Although asked to supply a negative swab before travelling, passengers of these flights will be tested upon arrival and, if negative, exempted from quarantine.

Travel between Italy and much the rest of the world has been severely restricted for months as the government sought to contain resurgent coronavirus infections.

However, cases have declined steadily in recent weeks thanks in part to an increasingly effective vaccination campaign.

The national health institute (ISS) said on Friday the “R” reproduction number had fallen to 0.86 from 0.89 a week earlier. An “R” rate above 1 indicates that infections will grow exponentially.

Italy has recorded nearly 124,000 deaths due to coronavirus, the second-highest number in Europe after Britain. As of Monday, 19 of Italy’s 20 regions will be designated as “low-infection” zones and only one as a “medium-risk” one.

Prime Minister Mario Draghi’s government is also due to discuss on Monday easing or abolishing Italy’s nationwide 10 p.m. curfew.

(Reporting by Maria Pia Quaglia and Angelo Amante, editing by Giulia Segreti and Gabriela Baczynska)

COVID variant ‘taking over’ UK and likely to dominate elsewhere: expert

By Kate Kelland

LONDON (Reuters) – A coronavirus variant first found a few months ago in Britain is now “taking over” and causing 98% of all cases in the UK, the scientist leading the country’s variant-tracking research said on Thursday.

Sharon Peacock said the UK variant, known as B.1.1.7, also appears to be gaining a firm grip in many of the 100 or so other countries it has spread to in the past few months.

“It’s around 50% more transmissible – hence its success in really taking over the country,” said Peacock, director of the COVID-19 Genomics UK (COG-UK) consortium of scientists monitoring mutations in the coronavirus.

“We now know that it has spread across the UK and causes nearly all of the cases of COVID-19 – about 98%,” she told an online briefing for Britain’s Royal Society of Medicine.

“It appears to be the case that the other variants are not getting a foothold in this country.”

The B.1.1.7 variant, first detected in September 2020, has 23 mutations in its genetic code – a relatively high number of changes – and is thought by experts to be 40%-70% more transmissible than previously dominant variants.

Peacock also noted data released on Wednesday from a UK study which found that B.1.1.7 has “significantly higher” mortality, with death rates among those infected with it between 30% and 100% greater than among those infected with previous variants.

“There is a small increase in the likelihood of death from the variant,” she said.

The World Health Organization says B.1.1.7 is one of several “variants of concern,” along with others that have emerged in South Africa and Brazil. The variants are mutant versions of the SARS-CoV-2 virus that causes COVID-19, which has already killed more than 2.7 million people in the pandemic.

B.1.1.7 has spread to about 100 countries, according to WHO data, and some of those, including France, Denmark and the United States, have reported swift rises in the proportion of their COVID-19 cases being caused by it.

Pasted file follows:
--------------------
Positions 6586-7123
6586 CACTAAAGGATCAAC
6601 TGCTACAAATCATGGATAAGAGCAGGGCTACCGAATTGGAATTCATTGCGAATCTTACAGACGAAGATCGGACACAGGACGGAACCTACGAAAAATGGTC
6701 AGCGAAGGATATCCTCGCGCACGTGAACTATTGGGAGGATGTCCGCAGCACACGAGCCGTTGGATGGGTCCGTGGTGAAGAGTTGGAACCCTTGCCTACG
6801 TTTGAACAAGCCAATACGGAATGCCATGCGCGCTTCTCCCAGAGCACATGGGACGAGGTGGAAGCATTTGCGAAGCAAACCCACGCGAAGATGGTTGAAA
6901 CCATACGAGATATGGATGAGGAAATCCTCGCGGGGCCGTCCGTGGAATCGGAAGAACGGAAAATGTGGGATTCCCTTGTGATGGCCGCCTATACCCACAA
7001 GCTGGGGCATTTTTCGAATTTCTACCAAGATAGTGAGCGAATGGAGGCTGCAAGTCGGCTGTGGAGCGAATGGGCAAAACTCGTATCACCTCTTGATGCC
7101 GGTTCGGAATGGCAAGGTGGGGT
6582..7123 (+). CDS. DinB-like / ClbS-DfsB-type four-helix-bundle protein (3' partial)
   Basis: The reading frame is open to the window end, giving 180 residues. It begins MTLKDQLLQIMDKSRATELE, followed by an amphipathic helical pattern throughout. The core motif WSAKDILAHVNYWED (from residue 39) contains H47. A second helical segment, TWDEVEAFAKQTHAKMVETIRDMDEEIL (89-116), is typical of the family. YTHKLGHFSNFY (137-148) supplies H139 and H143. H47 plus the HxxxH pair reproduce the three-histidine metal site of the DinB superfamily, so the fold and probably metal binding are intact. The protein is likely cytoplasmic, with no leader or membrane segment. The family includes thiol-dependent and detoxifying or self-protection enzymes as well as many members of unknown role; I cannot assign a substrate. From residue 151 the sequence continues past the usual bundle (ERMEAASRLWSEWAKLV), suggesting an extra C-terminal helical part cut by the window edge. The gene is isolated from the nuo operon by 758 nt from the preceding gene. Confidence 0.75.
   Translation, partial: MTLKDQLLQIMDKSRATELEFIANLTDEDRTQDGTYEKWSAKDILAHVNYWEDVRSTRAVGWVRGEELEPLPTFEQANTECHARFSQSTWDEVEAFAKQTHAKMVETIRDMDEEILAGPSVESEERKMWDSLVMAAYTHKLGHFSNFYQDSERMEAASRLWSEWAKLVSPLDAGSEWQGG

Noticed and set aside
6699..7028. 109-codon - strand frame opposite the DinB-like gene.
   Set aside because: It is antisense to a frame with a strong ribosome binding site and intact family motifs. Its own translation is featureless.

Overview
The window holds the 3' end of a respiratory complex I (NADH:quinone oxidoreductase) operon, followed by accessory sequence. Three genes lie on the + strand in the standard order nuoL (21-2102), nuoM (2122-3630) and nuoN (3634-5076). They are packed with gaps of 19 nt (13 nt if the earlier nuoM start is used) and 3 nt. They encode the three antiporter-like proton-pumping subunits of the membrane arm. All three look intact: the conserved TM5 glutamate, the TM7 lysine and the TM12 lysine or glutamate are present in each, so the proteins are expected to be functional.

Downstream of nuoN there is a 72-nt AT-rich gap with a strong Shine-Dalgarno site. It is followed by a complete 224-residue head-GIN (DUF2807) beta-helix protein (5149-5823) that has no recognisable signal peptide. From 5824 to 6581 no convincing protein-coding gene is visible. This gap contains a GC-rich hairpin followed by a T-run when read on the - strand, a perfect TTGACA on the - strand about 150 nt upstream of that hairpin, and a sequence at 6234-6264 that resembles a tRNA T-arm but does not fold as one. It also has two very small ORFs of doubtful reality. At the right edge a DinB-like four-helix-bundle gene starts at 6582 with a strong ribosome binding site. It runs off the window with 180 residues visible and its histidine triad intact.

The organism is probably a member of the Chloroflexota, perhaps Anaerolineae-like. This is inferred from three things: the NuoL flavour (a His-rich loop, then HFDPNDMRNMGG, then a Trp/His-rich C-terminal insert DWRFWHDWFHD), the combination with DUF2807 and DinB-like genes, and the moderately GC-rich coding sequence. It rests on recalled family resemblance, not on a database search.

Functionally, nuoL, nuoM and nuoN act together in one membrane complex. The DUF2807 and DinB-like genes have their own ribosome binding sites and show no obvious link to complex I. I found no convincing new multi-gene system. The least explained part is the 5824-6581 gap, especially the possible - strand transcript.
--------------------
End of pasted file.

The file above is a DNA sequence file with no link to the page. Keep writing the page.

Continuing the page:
Peacock said evidence from the UK suggests B.1.1.7. is likely to become dominant elsewhere too.

“Because of its transmissibility, once it’s introduced, it does have that advantage over other circulating variants – so it is the case that B.1.1.7 appears to be travelling around the world and really expanding where it lands.”

Public Health England (PHE) also said on Thursday that a new coronavirus variant had been identified in the UK in two people who had recently been in Antigua. PHE said it shared some traits of other variants but was not classed as concerning for now.

(Reporting by Kate Kelland, Editing by William Maclean)

UK to prioritize next stage of COVID-19 vaccines by age, not job

By Alistair Smout

LONDON (Reuters) – Police and teachers will not jump to the head of the queue in the second phase of Britain’s COVID-19 vaccination rollout, with people instead prioritized by age, officials advising the government said on Friday, describing this as the best way to keep up the pace of immunizations.

Britain’s vaccine program has been among the fastest in the world, meeting a government target to offer a first dose of vaccination to 15 million high-risk people by mid-February.

Some frontline workers such as police and teachers had been calling for prioritization on the basis of their jobs, but Professor Wei Shen Lim, COVID-19 chairman for the Joint Committee on Vaccination and Immunization (JCVI), said such an approach could complicate the rollout.

“Following an age-based program will be simple, and simplicity has been one of the cornerstones of the current program in terms of speed and its success,” he told a news conference.

Britain aims to complete the first phase of its vaccine rollout by mid-April.

While the priority list for that phase was largely determined by age, with all over-50s set to be offered a vaccine, health and care workers and clinically vulnerable people have also been prioritized.

Announcing the prioritization list for phase 2, Lim said all those aged between 40-49 would be next in line for the shot, then those aged 30-39, then those aged 18-29.

The JCVI said that an age-based approach remained the most effective way of reducing death and hospitalization from COVID-19, even in those under 50. Giving shots by job would be logistically complex and could result in delays, it said.

The government said it would follow the recommended approach, but not everyone welcomed the advice.

John Apter, chairman of the Police Federation of England & Wales, said it was “a contemptible betrayal of police officers.”

“Their anger is palpable, this will not be forgotten.”

(Reporting by Alistair Smout; Editing by Michael Holden, Elizabeth Piper and Frances Kerry)